Banners from the 8 Hours Procession
Students examine how the 8 hours movement led to workers developing a sense of their importance in society. This idea is explored through the detailed image study of trade union banners from the 8 Hours Procession.
- Explore key events and ideas in the development of Australian self-government and democracy (ACDSEH091)
- Process and synthesise information from a range of sources for use as evidence in an historical argument (ACHHS170)
The original 8 Hours Procession on the 12 May 1856 to celebrate the establishment of an 8 hour working day for stonemasons. The march became a major event in Melbourne and was held annually for the next 95 years, becoming a paid public holiday in 1879. Unions and workers' guilds created large detailed banners to carry in the parades, showcasing their workers' skills.
Primary sources on ergo:
- Trade union banner, illustrated newspaper detail
- Banner for the Bricklayers Union, illustrated newspaper detail
- Banner for the Port Phillip Shipwrights Society, illustrated newspaper detail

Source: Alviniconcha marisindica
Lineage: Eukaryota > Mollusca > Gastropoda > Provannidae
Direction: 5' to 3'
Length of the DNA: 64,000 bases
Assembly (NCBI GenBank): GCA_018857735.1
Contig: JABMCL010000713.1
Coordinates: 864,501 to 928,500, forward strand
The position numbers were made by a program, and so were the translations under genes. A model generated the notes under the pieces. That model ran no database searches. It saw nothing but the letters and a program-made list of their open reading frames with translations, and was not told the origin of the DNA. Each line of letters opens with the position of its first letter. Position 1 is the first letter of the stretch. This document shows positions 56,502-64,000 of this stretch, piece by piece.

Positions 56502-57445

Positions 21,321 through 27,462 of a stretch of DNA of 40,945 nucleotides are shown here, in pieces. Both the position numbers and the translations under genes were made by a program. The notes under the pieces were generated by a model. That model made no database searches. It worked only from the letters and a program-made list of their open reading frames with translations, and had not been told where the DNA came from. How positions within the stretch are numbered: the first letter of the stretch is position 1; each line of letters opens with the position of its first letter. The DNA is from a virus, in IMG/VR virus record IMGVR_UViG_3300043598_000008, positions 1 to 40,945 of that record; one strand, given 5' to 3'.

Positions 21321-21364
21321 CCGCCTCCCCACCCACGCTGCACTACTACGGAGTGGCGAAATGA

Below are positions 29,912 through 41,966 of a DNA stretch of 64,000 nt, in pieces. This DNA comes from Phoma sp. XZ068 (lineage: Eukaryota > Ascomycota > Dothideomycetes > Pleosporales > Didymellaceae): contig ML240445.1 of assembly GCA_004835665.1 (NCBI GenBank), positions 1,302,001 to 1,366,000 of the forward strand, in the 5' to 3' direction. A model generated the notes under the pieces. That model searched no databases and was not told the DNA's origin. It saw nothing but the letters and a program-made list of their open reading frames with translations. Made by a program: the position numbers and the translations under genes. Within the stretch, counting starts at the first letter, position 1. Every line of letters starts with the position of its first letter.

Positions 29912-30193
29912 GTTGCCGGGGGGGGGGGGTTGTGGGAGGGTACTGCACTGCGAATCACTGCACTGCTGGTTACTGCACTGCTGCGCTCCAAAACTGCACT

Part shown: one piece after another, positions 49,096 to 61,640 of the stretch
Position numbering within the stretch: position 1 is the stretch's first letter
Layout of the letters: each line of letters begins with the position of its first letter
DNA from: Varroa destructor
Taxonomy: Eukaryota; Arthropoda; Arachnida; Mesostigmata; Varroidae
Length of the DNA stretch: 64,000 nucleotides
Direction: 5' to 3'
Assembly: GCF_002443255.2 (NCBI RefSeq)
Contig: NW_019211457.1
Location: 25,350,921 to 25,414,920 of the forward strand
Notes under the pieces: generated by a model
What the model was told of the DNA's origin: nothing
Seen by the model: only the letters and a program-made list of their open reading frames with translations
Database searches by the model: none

- Banner for the Iron Moulders Society of Victoria, illustrated newspaper detail
Look at the images detailed above in small groups or as individuals using an image study template. Use questions below to guide discussion:
- Why do you think workers wanted to compare themselves to classical figures from the past?
- Who do you think was the audience for these banners? Who were they created for?
- Who made these banners and how do you think they were made?
- Although none of the banners here represent women, can you think of any female trades that might have been involved?
- Do these trades still exist today? How have unions changed?
- Does the Labour day parade still happen in Melbourne today? How has it changed?